VOD film review: Ennio
James R | On 23, Apr 2022
Director: Giuseppe Tornatore
Cast: Ennio Morricone, Quentin Tarantino, Hans Zimmer, John Williams
“There’s a thought that must be developed and it has to go forward. In search… of what?” That’s Ennio Morricone talking about composing music in the astonishing documentary Ennio. The maestro, who has given cinema such iconic soundtracks as The Good, the Bad and the Ugly and The Mission, was a master at understanding the relationship between music and rhythm – that every note can only last for a finite time, every tune must move forward. He was unbeatable at crafting momentum on and off-screen, at building tension that must lead to resolution – and that cathartic, inevitable progress is at once visceral and profound. Giuseppe Tornatore’s documentary captures all these truths in 156 sprawling minutes.
A two-hour-plus chronicle of the Italian composer’s life and career hardly sounds like the easiest watch, and the film certainly goes into exhaustive detail about almost every work he ever wrote. And yet it’s a beautifully accessible affair, one that – much like Morricone’s own inspiring legacy and achievement – perfectly straddles the line between the intellectual and the emotional.
We begin with his studying under Italian composer Petrassi, who led him to his fascination with counterpoint – courtesy of the Italian dance Ricercare, exemplified by the work of Frescobaldi. Before that, he was ordered by his trumpet-playing father to follow suit and learn the trumpet, which leaves a poignant trace throughout his career, as Ennio refused to put trumpets in his work to avoid offending his father, who was ill and couldn’t play as he once did – and, following his father’s passing, embraced the brash beauty of brass with relish.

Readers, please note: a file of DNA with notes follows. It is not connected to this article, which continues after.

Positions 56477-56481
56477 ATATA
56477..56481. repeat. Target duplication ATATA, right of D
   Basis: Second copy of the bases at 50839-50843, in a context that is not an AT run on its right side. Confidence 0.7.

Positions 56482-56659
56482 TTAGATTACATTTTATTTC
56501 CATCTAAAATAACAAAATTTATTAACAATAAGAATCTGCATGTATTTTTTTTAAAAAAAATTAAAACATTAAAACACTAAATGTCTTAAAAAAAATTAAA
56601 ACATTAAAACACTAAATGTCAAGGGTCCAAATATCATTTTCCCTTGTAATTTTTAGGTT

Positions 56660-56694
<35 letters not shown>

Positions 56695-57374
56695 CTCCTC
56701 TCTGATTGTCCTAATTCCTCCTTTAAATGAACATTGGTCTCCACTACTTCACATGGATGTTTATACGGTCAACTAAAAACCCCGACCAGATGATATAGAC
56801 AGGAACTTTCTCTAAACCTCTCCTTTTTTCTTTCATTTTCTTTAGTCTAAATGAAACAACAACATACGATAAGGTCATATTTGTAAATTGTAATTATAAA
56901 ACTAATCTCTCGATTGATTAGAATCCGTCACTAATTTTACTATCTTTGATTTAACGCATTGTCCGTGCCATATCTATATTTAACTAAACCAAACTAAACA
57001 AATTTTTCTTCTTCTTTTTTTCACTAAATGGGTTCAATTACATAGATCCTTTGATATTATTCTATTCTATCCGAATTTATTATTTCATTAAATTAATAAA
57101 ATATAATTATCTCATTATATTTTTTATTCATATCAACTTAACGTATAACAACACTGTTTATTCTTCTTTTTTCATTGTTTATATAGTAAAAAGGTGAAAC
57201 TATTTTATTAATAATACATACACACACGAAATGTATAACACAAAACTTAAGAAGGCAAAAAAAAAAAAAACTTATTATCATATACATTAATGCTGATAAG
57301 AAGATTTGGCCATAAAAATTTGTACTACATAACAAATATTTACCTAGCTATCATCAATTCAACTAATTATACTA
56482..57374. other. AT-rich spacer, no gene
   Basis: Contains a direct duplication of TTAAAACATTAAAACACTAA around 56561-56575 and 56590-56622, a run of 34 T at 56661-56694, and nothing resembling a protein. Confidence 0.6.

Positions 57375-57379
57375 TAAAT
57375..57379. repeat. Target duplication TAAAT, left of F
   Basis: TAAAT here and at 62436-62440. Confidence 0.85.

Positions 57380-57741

That paved the way to legendary status thanks to Morricone’s work on Sergio Leone’s Spaghetti Westerns, but Tornatore (who worked with Morricone on Cinema Paradiso) gives us so much than just Ennio’s greatest hits. We learn of how he jobbed through RCA records and caught the world’s attention through his orchestrations backing numerous pop hits, how he was so fast at arranging music that he would work on a TV comedy series the night before it was broadcast, and – perhaps most crucial of all – how his time with an experimental group inspired his love of contorting instruments to make weird sounds and manipulating non-musical items into instruments in their own right, from typewriters to splashing water.
That understanding of how to employ sound as melody resulted in some of the most innovative and influential movie soundtracks in history – Ennio’s gift, we hear time and time again, was to make music that always suited the emotional quality of the film in question yet still sounded unmistakeably like Morricone. Throughout, Ennio remained humble (“I didn’t think I was an innovator”), partly thanks to his inner complex about the inferiority of movie music vs the “purity” of classical music – a viewpoint instilled in him by Petrassi that caused him to develop into two separate musical personalities.
Tornatore’s empathy for that artistic dilemma is matched by an awe for his technical prowess and confidence, with Ennio himself excitedly explaining his use of ostinato, mordent, gruppetto and grace notes, not to mention his natural instinct for writing multiple themes at once – and, sometimes unintentionally, ones that can be played together simultaneously.
The talking heads range from Morricone, Tarantino and Hans Zimmer to John Williams, Bruce Springsteen and Metallica, and Tornatore always introduces the titles after they begin speaking – the importance is consistently placed on what they have to say more than who they are, just as the film prioritises the music over the movies they accompany. It’s a dizzying, engrossing and hugely moving celebration of a unique talent, and demonstrates how his always-moving-forward mentality – with its playful and heartfelt honesty – fittingly leaves us with generations of composers who pay his influence forward in almost every genre imaginable.